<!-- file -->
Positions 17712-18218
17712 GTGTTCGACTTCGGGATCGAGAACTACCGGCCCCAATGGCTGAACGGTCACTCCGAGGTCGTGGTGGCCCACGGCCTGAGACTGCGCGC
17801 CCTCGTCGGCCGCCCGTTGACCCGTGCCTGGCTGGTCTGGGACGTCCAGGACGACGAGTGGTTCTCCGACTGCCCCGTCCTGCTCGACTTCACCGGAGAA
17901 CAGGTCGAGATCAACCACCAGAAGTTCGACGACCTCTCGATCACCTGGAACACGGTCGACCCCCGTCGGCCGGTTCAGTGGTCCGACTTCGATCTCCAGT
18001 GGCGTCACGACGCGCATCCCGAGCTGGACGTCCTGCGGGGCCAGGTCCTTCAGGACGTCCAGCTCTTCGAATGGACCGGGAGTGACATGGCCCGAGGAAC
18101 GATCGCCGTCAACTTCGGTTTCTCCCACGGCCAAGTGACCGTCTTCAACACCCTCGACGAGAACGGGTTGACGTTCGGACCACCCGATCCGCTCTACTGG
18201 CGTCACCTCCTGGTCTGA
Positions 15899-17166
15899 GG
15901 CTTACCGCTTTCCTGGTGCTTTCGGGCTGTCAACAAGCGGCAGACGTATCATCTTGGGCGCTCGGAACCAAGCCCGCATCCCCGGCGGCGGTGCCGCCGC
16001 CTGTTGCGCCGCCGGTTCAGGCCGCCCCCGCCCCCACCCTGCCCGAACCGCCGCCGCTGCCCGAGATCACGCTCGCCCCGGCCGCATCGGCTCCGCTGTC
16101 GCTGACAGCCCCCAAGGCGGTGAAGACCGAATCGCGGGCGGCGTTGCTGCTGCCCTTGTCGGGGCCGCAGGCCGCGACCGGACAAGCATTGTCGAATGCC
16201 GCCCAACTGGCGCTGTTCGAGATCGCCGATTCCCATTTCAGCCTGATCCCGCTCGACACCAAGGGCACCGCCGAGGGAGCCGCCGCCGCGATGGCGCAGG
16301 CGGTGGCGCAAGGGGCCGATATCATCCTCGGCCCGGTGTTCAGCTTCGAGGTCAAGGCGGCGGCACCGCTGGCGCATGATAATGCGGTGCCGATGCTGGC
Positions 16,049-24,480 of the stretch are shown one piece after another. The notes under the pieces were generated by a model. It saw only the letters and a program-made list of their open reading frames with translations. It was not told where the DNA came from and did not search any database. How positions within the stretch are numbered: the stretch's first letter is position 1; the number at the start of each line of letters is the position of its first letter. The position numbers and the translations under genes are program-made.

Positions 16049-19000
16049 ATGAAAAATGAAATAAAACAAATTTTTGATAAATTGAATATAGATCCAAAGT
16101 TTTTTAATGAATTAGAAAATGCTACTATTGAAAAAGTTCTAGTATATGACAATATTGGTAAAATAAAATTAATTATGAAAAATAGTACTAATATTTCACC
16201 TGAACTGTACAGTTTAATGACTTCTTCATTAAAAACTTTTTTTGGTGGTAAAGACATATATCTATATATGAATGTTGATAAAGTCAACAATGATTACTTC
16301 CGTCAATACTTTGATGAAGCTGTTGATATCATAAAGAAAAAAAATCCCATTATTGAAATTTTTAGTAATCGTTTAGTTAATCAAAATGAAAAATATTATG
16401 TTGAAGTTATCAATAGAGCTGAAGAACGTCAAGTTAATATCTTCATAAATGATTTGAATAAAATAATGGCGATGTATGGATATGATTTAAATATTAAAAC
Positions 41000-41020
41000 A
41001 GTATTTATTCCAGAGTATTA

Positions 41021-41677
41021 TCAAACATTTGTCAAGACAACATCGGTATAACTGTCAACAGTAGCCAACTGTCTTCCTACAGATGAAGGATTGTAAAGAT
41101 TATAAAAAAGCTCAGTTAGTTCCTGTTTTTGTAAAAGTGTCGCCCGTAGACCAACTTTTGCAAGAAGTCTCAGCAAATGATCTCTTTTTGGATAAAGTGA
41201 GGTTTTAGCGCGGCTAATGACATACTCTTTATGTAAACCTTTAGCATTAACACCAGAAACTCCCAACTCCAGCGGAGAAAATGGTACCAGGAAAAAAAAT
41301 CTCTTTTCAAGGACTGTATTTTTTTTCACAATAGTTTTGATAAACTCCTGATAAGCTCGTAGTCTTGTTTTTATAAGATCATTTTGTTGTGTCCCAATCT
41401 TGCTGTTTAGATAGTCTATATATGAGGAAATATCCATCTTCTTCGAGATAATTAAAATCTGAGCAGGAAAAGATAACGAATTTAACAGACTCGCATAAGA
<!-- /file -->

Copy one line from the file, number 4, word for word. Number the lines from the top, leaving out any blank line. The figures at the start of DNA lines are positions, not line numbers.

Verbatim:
17901 CAGGTCGAGATCAACCACCAGAAGTTCGACGACCTCTCGATCACCTGGAACACGGTCGACCCCCGTCGGCCGGTTCAGTGGTCCGACTTCGATCTCCAGT